This Sunday is the last of an extended series we have been doing in connection with our Vision Statement. For the past month we have been paying closer attention to first line ‘We are a Community Rooted in Christ.’ The title for this Sunday’s focus is ‘We are a Community Rooted in Christ’ and it comes with the extension in parenthesis (is relevant).’
The word relevant is defined as; closely connected or appropriate to what is being done or considered.
At its best a Vision Statement like ours is only a guide to the actions it intends. So for this Sunday I have attached the (is relevant) to point us in that direction.
Consider the 3 scripture lessons below;
Just then a lawyer stood up to test Jesus. ‘Teacher,’ he said, ‘what must I do to inherit eternal life?’ He said to him, ‘What is written in the law? What do you read there?’ He answered, ‘You shall love the Lord your God with all your heart, and with all your soul, and with all your strength, and with all your mind; and your neighbor as yourself.’ And he said to him, ‘You have given the right answer; do this, and you will live.’
But wanting to justify himself, he asked Jesus, ‘And who is my neighbor?’ Jesus replied, ‘A man was going down from Jerusalem to Jericho, and fell into the hands of robbers, who stripped him, beat him, and went away, leaving him half dead. Now by chance a priest was going down that road; and when he saw him, he passed by on the other side. So likewise a Levite, when he came to the place and saw him, passed by on the other side. But a Samaritan while travelling came near him; and when he saw him, he was moved with pity. He went to him and bandaged his wounds, having poured oil and wine on them. Then he put him on his own animal, brought him to an inn, and took care of him. The next day he took out two denarii, gave them to the innkeeper, and said, “Take care of him; and when I come back, I will repay you whatever more you spend.” Which of these three, do you think, was a neighbor to the man who fell into the hands of the robbers?’ He said, ‘The one who showed him mercy.’ Jesus said to him, ‘Go and do likewise.’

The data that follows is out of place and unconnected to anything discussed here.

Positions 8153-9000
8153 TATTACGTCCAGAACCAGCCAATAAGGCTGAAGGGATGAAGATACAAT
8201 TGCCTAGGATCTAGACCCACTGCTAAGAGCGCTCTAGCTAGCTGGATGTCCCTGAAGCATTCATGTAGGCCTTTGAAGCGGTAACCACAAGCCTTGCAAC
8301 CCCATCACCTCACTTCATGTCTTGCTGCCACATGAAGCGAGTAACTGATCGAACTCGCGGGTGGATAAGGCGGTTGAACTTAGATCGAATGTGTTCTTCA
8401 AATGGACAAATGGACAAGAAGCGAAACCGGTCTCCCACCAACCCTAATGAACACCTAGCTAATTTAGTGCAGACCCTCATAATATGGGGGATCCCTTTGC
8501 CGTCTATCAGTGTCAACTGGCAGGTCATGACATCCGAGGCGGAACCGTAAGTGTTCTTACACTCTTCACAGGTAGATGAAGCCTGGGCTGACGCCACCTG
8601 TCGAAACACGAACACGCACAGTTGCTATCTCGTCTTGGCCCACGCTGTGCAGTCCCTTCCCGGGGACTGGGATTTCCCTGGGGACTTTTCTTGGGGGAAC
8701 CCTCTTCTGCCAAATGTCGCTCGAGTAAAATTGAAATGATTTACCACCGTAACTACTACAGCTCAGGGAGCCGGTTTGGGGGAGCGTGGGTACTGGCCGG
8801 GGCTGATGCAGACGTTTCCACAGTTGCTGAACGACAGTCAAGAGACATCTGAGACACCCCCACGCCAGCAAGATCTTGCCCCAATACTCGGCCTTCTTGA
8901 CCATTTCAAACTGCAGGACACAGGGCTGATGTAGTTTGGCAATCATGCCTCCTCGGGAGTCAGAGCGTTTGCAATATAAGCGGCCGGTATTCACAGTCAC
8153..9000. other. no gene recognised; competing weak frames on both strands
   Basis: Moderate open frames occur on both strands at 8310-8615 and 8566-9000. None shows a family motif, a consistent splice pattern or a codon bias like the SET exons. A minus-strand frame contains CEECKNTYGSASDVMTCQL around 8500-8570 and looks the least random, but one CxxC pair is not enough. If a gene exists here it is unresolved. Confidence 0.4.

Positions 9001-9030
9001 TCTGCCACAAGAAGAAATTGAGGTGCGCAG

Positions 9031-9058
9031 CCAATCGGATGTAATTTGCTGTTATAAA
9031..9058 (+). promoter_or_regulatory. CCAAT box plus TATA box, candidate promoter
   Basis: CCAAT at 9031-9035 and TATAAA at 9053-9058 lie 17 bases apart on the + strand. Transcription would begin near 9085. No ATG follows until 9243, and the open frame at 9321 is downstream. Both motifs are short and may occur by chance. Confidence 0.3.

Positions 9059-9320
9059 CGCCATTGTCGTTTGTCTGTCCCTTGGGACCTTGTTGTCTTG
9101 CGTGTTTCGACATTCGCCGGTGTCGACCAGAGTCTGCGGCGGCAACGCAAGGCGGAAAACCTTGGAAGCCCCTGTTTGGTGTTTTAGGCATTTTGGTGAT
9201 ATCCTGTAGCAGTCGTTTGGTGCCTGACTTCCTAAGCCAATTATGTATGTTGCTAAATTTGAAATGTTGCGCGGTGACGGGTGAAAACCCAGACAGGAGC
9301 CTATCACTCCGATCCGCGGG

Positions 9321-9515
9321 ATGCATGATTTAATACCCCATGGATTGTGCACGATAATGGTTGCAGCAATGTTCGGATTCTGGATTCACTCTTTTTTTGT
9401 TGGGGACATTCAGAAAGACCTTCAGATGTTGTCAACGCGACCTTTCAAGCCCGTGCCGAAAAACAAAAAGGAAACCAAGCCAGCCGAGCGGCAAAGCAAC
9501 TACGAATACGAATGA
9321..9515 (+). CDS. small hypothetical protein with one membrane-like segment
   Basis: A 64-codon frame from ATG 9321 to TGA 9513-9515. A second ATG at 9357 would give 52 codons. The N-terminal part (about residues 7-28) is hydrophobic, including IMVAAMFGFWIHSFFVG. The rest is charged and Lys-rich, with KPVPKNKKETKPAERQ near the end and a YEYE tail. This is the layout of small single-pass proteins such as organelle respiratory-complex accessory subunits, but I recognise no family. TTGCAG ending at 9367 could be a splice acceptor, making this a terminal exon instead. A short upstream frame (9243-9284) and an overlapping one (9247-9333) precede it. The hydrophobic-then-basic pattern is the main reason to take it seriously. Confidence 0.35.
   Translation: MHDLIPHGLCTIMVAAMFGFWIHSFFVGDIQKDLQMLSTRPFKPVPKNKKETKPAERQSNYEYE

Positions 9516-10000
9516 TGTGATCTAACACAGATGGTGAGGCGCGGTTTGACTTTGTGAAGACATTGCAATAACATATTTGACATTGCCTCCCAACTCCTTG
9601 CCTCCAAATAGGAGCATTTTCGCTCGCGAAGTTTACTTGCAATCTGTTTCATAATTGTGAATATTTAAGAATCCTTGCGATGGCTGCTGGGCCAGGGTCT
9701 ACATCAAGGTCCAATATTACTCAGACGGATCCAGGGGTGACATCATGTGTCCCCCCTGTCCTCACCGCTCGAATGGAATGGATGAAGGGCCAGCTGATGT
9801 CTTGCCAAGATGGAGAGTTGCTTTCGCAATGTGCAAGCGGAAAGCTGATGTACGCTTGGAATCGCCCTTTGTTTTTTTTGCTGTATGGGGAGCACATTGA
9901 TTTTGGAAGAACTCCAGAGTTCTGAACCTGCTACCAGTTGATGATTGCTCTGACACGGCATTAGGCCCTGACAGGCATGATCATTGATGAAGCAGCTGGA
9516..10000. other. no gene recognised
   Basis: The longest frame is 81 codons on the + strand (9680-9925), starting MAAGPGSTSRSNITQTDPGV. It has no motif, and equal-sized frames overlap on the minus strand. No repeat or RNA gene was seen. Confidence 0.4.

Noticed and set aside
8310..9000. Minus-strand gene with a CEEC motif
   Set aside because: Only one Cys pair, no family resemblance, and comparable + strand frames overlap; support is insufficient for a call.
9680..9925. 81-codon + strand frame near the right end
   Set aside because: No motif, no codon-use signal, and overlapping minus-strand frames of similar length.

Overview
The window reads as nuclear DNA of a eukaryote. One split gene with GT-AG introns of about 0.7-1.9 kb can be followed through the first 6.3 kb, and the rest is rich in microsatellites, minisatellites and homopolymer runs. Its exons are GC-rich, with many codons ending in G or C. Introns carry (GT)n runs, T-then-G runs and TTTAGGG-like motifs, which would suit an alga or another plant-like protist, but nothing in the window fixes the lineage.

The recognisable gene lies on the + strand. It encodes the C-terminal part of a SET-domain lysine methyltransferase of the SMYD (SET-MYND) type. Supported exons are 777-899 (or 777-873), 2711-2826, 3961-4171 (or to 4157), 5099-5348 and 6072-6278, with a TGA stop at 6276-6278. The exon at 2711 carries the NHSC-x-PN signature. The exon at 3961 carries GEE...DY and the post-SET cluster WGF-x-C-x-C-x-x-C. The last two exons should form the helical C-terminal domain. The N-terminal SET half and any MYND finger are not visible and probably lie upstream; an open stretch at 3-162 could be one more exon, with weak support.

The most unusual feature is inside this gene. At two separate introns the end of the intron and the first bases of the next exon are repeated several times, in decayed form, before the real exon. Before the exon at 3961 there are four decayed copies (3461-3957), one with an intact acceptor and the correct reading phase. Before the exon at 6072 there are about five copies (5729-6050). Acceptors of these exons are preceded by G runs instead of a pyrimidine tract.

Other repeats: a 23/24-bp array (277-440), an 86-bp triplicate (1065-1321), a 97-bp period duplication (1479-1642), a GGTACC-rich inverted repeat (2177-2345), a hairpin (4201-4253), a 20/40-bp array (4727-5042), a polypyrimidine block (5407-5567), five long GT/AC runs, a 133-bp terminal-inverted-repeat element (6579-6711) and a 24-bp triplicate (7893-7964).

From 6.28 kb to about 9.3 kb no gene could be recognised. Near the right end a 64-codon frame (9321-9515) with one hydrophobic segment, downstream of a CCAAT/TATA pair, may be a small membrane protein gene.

Qs. Are Jesus’ words ‘go and do likewise’ only for the lawyer mentioned at the beginning?
Or are those words meant for us as well?
In what ways does Jesus’ parable redefine the term ‘neighbor’ for you?
To whom does ‘go and do likewise’ send us to?
About that time no little disturbance broke out concerning the Way. A man named Demetrius, a silversmith who made silver shrines of Artemis, brought no little business to the artisans. These he gathered together, with the workers of the same trade, and said, ‘Men, you know that we get our wealth from this business. You also see and hear that not only in Ephesus but in almost the whole of Asia this Paul has persuaded and drawn away a considerable number of people by saying that gods made with hands are not gods. And there is danger not only that this trade of ours may come into disrepute but also that the temple of the great goddess Artemis will be scorned, and she will be deprived of her majesty that brought all Asia and the world to worship her.’
When they heard this, they were enraged and shouted, ‘Great is Artemis of the Ephesians!’
According to this lesson the Way of Jesus can be disruptive. It can interfere with business as usual.
Q. Since Mennonites have acquired a reputation for being ‘the quiet in the land’ how can Marion Mennonite Church begin to unsettle the status quo around us?
For John the Baptist has come eating no bread and drinking no wine, and you say, “He has a demon”; the Son of Man has come eating and drinking, and you say, “Look, a glutton and a drunkard, a friend of tax-collectors and sinners!” Nevertheless, wisdom is vindicated by all her children.’
As both John the Baptist and Jesus began to make the Kingdom of God relevant they began to develop reputations. John seemed ‘a little off’ and Jesus a little ‘too friendly.’
Q. What is my public reputation?
Does it have anything to do with following Jesus?